Colorado ‘Ban the Box’ Bill Now in Effect

By Kris Janisch
Published Sept. 3, 2019

Colorado Band the Box Bill IN Effect September 2019

As of Sept. 1, the law applies to companies with 11 or more workers. Come September 2021, it will apply to all businesses in Colorado.

Colorado employers can no longer ask prospective employees about their criminal history. The state’s “ban the box” legislation, passed in May, is now in effect.

The new law went into effect Sept. 1, making Colorado the 13th state to enact a ban the box bill. Such laws reference a checkbox on employment applications that ask applicants to reveal whether they have been convicted of a felony.

Other states that have passed ban the box legislation include:

  • Minnesota
  • Hawaii
  • California
  • New Jersey
  • New Mexico
  • Oregon
  • Rhode Island
  • Washington
  • Vermont
  • Illinois
  • Massachusetts
  • Connecticut

How Colorado’s Ban the Box Bill Works

Dubbed the “Colorado Chance to Compete Act,” the bill also bans employers from stating in job postings that people with a criminal history can’t apply. As of Sept. 1, the law applies to companies with 11 or more workers. Come September 2021, it will apply to all businesses in Colorado.

However, the law does not prohibit companies from performing background checks on applicants. Also, it does not apply to jobs where the law already prohibits someone with a criminal history from holding them.

The Colorado Department of Labor is charged with enforcing the measure.

  • First violation: Warning
  • Second violation: Fine up to $1,000
  • Third and further violations: Fine up to $2,500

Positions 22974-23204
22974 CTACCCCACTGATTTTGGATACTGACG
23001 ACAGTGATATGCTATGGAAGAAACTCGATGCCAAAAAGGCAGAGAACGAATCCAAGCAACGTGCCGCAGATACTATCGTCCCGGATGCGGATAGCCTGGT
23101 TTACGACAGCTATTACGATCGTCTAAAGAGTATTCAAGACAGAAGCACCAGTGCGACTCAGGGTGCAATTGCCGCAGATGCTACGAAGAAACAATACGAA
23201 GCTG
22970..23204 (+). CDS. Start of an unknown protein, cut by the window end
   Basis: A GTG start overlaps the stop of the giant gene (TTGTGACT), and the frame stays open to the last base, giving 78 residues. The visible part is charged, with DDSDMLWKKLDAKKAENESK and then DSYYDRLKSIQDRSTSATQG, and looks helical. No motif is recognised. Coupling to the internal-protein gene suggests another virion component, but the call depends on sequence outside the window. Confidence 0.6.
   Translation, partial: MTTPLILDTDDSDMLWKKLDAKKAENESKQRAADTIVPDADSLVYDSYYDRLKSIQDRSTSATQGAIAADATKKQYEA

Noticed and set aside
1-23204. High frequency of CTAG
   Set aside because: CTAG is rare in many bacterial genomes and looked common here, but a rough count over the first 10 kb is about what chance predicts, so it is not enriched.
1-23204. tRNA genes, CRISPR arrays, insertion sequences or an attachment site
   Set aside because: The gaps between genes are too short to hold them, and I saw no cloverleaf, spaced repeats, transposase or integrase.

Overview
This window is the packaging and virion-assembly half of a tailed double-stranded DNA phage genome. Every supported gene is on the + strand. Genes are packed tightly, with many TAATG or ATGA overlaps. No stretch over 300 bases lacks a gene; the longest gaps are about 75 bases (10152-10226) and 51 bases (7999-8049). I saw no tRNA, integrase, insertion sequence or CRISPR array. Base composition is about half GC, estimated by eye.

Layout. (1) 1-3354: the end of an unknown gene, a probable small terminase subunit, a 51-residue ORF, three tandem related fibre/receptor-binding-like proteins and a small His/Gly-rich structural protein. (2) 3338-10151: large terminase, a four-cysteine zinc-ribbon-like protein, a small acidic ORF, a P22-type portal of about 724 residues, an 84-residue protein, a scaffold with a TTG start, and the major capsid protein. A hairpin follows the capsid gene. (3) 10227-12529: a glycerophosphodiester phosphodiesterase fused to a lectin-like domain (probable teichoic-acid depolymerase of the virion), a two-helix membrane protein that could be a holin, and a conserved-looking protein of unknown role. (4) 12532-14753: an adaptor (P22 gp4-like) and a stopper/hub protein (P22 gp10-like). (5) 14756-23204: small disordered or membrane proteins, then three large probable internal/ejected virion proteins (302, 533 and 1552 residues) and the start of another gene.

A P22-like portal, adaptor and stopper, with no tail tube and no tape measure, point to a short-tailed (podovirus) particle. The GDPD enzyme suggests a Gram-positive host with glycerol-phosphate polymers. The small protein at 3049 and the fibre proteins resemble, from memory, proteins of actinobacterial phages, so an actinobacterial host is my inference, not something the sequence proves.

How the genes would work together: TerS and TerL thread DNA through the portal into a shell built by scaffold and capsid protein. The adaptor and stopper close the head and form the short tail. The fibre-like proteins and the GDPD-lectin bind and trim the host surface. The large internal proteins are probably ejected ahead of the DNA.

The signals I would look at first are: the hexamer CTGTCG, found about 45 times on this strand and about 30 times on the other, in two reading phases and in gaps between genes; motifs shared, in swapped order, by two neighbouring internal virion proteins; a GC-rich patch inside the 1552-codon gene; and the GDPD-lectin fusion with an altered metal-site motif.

Colorado in 2012 instituted ban the box for state employees. The idea behind the measure is to bolster job opportunities for people with criminal backgrounds.

“A criminal conviction should not mean that someone is unemployed for the rest of their life,” Gov. Jared Polis said at a signing ceremony.

Ban the Box Bills

As ban the box legislation grows, some states are moving toward enforcement.

In May, the Massachusetts attorney general announced that her office issued 17 warning letters to Boston-area businesses for violating the state’s ban the box bill. Three companies, all national employers, were required to take steps to become compliant and pay a $5,000 fine.

“Jobs are the pathway to economic security and building a better life,” Attorney General Maura Healey said in a statement. “But unfortunately, many of our residents with criminal records face barriers to securing employment. These actions are an effort to give all job applicants a fair chance.”

Meanwhile, several cities have created their own ban the box ordinances, including Los Angeles, Philadelphia and Washington, D.C.

Find more information about ban the box bills on our blog, Ban the Box: What Employers Need to Know.

This Labor Law News Blog is intended for market awareness only, it is not to be used for legal advice or counsel.

Keep Informed
with GovDocs Labor Law News

Who is GovDocs?

GovDocs simplifies the complexity of employment law management (ELM) for large, multilocation employers across all industries. We offer a suite of innovative compliance products, including labor law postings, data software applications and other program management tools, to ease the day-to-day responsibilities of human resources, compensation, legal and finance teams.

Have less than 30 locations? 

The GovDocs Poster Store simplifies the complexity of posting compliance for employers with less than 30 locations across all industries. We offer a variety of posting products to meet your labor law compliance needs, including federal and state posters; county and city poster packages; and other HR posters. Plus, when you purchase posters with GovDocs Update Service, you ensure your locations automatically receive updated posters whenever changes occur.